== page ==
With each extra kilo, years of life less: it’s mathematical

Being overweight or obese increases the risk of premature death compared to normal weight. But what this study published in the LANCET reveals above all is that each additional kilo aggravates the risk.

The interest of this study and above all its scope is based on its sample: nearly 10.6 million individuals from 239 large-scale studies, conducted between 1970 and 2015. Its conclusions are clear, with each extra kilo the increased risk of premature death.

The Global BMI Mortality Collaboration: Data Collected Around the World

Such data collection was only made possible by the creation of a research consortium, created in 2013. It relies on more than 500 researchers around the world, spread over 300 institutions and 32 countries. The combination of these efforts made it possible to collect a considerable mass of data on nearly 1.6 million deaths during the 14 years of follow-up of the study, an unequaled performance in the field.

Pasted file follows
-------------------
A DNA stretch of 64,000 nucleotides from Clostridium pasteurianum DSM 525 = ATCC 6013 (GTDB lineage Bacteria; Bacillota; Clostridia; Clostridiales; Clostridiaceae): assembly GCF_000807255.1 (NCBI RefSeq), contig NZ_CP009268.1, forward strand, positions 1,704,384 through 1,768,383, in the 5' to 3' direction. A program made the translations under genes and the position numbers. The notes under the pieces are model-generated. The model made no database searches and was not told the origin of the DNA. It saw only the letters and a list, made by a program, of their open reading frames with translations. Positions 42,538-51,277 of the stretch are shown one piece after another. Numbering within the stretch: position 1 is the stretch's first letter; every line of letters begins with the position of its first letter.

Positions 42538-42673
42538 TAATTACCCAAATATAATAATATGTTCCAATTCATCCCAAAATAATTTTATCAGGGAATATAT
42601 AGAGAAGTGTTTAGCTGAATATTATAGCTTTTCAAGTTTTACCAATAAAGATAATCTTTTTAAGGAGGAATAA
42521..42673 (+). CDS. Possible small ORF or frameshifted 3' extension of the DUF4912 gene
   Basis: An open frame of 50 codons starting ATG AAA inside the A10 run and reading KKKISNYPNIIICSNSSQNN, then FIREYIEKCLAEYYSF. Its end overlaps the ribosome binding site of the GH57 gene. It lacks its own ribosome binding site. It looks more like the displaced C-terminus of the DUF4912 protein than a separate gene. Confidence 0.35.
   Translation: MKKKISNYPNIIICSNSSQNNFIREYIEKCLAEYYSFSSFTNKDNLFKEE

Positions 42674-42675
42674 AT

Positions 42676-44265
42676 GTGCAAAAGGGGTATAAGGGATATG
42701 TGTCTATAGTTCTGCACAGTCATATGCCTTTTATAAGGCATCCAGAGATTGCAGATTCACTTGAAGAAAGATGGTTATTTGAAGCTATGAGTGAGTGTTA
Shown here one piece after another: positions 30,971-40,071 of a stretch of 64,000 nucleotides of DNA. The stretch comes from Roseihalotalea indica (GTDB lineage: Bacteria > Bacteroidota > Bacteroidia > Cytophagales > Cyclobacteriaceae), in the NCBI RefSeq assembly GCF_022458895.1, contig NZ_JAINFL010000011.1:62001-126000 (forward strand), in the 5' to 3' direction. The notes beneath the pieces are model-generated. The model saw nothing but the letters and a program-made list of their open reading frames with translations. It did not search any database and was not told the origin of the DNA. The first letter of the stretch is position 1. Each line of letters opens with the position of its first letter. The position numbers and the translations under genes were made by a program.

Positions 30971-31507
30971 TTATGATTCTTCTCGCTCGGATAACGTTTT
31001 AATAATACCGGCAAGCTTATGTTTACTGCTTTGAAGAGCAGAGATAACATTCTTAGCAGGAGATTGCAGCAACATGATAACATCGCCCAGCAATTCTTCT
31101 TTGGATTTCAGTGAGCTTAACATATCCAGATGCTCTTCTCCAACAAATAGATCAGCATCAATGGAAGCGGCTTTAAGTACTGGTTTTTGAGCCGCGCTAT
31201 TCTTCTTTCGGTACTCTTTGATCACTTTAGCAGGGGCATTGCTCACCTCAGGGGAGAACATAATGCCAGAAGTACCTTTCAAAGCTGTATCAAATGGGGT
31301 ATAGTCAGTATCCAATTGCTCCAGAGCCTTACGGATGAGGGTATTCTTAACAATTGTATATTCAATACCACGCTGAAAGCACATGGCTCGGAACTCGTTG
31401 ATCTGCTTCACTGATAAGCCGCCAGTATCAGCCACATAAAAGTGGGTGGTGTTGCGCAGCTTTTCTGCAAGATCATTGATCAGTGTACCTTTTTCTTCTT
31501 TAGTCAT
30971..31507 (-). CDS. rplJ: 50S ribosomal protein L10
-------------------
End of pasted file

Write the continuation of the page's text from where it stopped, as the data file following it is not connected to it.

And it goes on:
The kilos multiply the risks

The results indicate that subjects with a BMI between 22.5 and 25 kg/m2 present the lowest risk of mortality over time. Beyond that, the risk rises proportionally:

  • A BMI of 25 to 27.5 kg/m2 is associated with a 7% higher risk of mortality (compared to a healthy BMI).
  • A BMI of 27.5 to 30 kg/m2 is associated with a 20% higher risk of mortality.
  • A BMI of 30 to 35 kg/m2 is associated with a 45% higher risk of mortality.
  • A BMI of 35 to 40 kg/m2 is associated with a 94% higher risk of mortality.
  • Beyond that, between 40 and 60 kg/m2, the risk is practically multiplied by 3!
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Mortality from cardiovascular disease, respiratory disease and cancer

Above 25 kg/m2, every 5 additional BMI units are associated with a 31% risk of premature death. It should be noted that underweight people also have a higher risk of mortality.

Among the most incriminated diseases: cardiovascular diseases. Again, above 25 kg/m2, every 5 additional BMI units are associated with an increased risk of cardiovascular mortality by 49%, ahead of mortality from respiratory disease (39%) and mortality from cancer ( 19%).

The researchers also observed that the risks were higher in younger people and in men.


The Global BMI Mortality Collaboration, The Lancet.



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